Secreted production of collagen-inspired gel-forming polymers with high thermal stability in Pichia pastoris

C.I.F. da Silva, H.M. Teles, A.P.H.A. Moers, G. Eggink, F.A. de Wolf, M.W.T. Werten

Research output: Contribution to journalArticleAcademicpeer-review

13 Citations (Scopus)


Previously, we have shown that gel-forming triblock proteins, consisting of random coil middle blocks and trimer-forming (Pro-Gly-Pro)(9) end blocks, are efficiently produced and secreted by the yeast Pichia pastoris. These end blocks had a melting temperature (T (m) ) of ~41°C (at 1.1¿mM of protein). The present work reveals that an increase of T (m) to ~74°C, obtained by extension of the end blocks to (Pro-Gly-Pro)(16) , resulted in a five times lower yield and partial endoproteolytic degradation of the protein. A possible cause could be that the higher thermostability of the longer (Pro-Gly-Pro)(16) trimers leads to a higher incidence of trimers in the cell, and that this disturbs secretion of the protein. Alternatively, the increased length of the proline-rich (Pro-Gly-Pro)( n ) domain may negatively influence ribosomal translation, or may result in, for example, hydrophobic aggregation or membrane-active behavior owing to the greater number of closely placed proline residues. To discriminate between these possibilities, we studied the production of molecules with randomized end blocks that are unable to form triple helices. The codon- and amino acid composition of the genes and proteins, respectively, remained unchanged. As these nontrimerizing molecules were secreted intact and at high yield, we conclude that the impaired secretion and partial degradation of the triblock with (Pro-Gly-Pro)(16) end blocks was triggered by the occurrence of intracellular triple helices. This degradation was overcome by using a yapsin 1 protease disruptant, and the intact secreted polymer was capable of forming self-supporting gels of high thermal stability.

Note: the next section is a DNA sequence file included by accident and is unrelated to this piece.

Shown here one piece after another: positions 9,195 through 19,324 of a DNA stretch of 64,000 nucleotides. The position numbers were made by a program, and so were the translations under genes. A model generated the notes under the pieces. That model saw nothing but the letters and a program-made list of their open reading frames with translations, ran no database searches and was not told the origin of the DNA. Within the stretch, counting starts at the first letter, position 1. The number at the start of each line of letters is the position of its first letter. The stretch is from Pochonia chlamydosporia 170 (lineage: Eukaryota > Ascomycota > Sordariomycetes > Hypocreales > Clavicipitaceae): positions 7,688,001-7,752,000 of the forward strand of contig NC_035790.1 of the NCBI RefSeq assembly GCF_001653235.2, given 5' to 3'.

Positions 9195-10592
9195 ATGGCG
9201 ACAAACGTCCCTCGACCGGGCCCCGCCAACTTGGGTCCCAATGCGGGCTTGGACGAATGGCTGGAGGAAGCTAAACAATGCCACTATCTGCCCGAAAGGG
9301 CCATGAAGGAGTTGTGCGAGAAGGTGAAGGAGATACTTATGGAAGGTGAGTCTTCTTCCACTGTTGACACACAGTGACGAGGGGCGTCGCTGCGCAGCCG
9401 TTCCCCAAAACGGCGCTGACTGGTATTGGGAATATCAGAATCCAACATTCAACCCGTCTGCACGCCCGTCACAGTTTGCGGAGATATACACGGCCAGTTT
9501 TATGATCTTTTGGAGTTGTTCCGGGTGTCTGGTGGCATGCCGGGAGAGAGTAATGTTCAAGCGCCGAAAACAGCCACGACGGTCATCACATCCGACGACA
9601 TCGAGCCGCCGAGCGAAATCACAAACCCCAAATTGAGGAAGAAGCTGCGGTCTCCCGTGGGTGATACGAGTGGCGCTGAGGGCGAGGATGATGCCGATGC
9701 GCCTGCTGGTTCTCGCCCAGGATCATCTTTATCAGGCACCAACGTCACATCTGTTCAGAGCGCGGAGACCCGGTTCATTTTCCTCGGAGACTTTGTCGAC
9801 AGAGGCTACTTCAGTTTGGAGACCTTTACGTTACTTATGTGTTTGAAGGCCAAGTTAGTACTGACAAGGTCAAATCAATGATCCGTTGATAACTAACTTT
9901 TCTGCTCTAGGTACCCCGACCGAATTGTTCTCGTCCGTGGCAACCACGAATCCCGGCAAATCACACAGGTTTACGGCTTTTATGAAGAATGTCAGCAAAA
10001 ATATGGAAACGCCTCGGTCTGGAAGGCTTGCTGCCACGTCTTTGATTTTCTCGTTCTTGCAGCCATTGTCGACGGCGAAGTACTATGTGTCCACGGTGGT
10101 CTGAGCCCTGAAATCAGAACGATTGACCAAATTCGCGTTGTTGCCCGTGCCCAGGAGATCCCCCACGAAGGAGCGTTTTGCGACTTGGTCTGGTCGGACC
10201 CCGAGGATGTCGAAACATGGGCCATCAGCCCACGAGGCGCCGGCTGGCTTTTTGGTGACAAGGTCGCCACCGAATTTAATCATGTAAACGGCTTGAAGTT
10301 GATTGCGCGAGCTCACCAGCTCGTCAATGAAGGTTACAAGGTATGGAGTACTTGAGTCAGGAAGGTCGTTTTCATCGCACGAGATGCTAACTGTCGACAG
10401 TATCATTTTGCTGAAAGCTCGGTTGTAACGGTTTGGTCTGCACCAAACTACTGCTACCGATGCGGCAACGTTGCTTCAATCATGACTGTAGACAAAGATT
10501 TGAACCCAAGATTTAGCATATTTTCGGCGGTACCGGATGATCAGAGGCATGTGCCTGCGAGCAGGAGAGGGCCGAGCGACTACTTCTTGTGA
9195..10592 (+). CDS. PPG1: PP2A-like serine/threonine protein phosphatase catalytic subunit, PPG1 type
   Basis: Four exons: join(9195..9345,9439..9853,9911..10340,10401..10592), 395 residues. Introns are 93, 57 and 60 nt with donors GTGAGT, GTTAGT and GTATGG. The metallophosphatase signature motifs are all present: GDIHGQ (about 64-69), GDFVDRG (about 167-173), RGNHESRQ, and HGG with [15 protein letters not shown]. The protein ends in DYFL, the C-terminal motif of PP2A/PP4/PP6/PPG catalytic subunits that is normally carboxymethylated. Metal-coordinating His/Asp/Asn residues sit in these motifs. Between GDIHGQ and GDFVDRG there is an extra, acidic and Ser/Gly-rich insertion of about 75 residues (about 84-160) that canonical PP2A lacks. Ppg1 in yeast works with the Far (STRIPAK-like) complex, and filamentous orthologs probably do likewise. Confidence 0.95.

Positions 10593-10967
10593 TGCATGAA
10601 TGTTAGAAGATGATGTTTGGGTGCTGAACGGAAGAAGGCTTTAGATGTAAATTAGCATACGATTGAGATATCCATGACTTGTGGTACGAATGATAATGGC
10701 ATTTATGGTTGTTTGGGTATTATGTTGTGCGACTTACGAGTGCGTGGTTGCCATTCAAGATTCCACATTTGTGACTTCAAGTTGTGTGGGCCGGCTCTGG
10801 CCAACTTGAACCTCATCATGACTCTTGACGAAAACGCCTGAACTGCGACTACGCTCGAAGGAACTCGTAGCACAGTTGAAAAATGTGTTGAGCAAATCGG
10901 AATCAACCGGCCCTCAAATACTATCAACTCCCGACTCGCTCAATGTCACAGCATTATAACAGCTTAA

Original languageEnglish
Pages (from-to)2517-2525
JournalBiotechnology and Bioengineering
Issue number11
Publication statusPublished - 2011


  • human type-i
  • saccharomyces-cerevisiae
  • iii collagen
  • cell-wall
  • recombinant collagen
  • triblock copolymers
  • gelatin
  • procollagen
  • protein
  • conformation

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